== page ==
It's a long way to Tipperary


Up to mighty London came an Irishman one day
The streets were paved with gold, everyone was gay
Singing songs in Piccadilly and Leicester Square
Paddy got excited, and shouted to them there

It’s a long way to Tipperary, it’s a long way to go
It’s a long way to Tipperary, to the sweetest girl I know
Goodbye Piccadilly, farewell Leicester Square
It’s a long, long way to Tipperary, but my heart lies there

Paddy wrote a letter to his Irish Molly O’
Saying, ‘If you don’t receive it, write and let me know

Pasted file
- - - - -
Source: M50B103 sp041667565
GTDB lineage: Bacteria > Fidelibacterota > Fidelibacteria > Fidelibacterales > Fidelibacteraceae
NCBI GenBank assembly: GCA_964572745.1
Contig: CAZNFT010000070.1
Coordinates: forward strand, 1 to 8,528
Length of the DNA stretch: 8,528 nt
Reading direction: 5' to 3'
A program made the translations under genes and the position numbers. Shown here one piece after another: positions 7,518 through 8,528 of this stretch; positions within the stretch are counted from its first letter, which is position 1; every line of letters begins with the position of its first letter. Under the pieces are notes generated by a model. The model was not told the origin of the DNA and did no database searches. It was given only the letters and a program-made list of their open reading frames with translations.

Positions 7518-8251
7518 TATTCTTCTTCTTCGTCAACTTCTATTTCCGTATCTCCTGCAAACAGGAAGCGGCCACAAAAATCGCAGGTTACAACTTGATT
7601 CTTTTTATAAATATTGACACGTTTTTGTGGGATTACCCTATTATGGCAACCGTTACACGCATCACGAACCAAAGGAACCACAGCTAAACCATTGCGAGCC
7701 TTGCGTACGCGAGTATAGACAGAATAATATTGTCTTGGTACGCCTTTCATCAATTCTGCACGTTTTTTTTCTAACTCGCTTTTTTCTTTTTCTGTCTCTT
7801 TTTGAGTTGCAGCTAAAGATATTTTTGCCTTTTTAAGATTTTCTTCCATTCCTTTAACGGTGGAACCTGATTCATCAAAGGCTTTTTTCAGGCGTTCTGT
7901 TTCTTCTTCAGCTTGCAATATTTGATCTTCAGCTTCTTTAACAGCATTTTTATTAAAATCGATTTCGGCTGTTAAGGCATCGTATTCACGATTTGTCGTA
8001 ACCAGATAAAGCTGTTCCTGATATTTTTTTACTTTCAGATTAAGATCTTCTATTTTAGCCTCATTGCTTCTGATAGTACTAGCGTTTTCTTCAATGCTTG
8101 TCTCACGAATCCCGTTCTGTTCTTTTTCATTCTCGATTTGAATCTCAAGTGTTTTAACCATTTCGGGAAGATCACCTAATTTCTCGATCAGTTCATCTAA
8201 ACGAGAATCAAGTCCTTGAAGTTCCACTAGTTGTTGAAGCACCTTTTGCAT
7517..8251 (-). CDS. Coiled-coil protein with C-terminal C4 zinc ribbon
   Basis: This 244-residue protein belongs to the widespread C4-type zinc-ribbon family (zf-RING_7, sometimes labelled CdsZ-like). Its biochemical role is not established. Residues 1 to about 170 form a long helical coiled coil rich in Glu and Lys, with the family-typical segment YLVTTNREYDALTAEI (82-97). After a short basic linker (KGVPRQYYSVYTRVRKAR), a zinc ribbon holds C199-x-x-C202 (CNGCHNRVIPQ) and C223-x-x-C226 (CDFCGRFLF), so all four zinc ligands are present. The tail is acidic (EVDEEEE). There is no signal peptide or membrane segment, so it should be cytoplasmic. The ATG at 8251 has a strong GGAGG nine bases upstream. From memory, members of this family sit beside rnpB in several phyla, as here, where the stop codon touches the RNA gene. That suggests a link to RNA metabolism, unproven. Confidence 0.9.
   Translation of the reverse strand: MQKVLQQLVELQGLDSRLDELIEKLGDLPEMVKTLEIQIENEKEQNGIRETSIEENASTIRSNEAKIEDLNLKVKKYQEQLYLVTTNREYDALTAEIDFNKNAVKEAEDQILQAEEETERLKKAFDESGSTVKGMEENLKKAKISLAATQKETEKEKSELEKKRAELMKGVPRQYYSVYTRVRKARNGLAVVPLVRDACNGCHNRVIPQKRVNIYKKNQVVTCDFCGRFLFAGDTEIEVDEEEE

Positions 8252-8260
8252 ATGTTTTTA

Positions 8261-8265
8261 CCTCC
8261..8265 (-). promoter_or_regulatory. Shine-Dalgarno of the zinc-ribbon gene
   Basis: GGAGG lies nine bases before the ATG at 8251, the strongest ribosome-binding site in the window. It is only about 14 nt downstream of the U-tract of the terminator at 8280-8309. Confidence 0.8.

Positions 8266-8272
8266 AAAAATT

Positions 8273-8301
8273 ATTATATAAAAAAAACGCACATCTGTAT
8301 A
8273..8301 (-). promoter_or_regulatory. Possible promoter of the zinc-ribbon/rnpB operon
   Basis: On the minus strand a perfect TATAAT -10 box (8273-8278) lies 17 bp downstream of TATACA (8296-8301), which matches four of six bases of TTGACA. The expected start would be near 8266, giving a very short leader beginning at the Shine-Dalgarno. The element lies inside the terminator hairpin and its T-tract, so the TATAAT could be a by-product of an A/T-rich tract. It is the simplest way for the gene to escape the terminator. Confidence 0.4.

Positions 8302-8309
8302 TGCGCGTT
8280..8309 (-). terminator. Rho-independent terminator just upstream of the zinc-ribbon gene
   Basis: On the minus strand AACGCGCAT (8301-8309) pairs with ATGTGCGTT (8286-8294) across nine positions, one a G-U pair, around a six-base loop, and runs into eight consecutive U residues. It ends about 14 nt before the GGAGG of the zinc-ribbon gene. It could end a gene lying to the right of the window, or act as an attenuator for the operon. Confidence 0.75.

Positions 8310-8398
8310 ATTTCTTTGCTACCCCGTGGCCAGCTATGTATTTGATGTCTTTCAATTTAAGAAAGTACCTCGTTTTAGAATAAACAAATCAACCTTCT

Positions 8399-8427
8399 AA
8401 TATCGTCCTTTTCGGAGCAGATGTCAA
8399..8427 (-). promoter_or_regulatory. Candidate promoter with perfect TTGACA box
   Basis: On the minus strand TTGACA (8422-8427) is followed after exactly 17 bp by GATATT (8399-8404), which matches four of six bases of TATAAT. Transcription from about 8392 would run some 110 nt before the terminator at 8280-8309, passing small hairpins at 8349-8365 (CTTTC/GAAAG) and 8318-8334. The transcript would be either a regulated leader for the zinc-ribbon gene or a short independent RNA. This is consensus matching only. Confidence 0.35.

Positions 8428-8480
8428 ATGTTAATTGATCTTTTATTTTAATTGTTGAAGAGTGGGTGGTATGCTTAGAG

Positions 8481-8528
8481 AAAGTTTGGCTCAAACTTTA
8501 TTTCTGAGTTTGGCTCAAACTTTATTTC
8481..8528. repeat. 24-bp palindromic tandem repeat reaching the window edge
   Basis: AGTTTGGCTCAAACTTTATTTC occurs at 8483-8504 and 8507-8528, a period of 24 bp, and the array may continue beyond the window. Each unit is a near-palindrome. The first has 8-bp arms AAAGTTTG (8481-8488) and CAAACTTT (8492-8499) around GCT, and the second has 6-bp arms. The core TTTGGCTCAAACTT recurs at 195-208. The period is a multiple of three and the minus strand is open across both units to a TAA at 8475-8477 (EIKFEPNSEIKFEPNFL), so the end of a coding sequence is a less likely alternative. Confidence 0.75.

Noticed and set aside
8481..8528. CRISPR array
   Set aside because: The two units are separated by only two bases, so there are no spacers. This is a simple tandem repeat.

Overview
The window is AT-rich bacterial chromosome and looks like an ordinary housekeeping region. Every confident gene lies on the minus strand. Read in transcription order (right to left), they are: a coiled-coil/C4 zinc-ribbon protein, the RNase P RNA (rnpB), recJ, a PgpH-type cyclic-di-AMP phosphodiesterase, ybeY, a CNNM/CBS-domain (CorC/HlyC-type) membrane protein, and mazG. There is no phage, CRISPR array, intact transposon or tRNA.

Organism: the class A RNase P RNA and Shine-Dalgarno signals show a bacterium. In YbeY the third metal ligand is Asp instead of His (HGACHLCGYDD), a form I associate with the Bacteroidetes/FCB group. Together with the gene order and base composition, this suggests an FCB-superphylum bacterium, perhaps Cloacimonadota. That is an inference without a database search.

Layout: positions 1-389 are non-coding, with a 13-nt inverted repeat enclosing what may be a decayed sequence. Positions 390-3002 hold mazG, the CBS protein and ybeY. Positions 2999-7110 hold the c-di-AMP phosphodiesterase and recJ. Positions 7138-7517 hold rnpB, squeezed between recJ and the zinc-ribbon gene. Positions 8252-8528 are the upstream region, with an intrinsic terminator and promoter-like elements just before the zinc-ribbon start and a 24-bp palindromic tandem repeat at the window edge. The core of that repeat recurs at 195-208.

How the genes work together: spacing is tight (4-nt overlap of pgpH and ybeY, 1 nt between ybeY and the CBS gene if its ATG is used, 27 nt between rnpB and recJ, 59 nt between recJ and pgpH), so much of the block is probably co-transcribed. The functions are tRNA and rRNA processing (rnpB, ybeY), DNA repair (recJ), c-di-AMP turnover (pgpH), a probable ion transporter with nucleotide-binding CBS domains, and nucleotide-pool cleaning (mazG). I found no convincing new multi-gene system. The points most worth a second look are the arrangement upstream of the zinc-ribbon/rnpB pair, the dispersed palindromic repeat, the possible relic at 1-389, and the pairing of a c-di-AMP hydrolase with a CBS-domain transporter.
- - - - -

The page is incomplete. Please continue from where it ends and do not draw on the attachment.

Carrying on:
If I make mistakes in the spelling’ said he
‘Remember, the pen is bad, so don’t go blaming me’

Tipperary 1

Songs of Tiperary


This was the most popular song among soldiers of the First World War. It’s first public performence was in 1912 by Jack Judge at the Grand Theatre in Stalybridge.

In 1924 Jack Judge claimed sole credit for the song, allegedly writing it for a 5 shilling bet in Stalybridge on 30 January 1912. However, the tune and most of the lyrics already existed in the form of a manuscript ‘It’s A Long Way to Connemara’. This manuscript was co-written by Harry Williams and Jack Judge. The writing partners split the royalties for ‘It’s a Long, Long, Way to Tipperary’ until Harry Williams sold his royalties to Jack Judge in 1915.




Song Themes

World War 1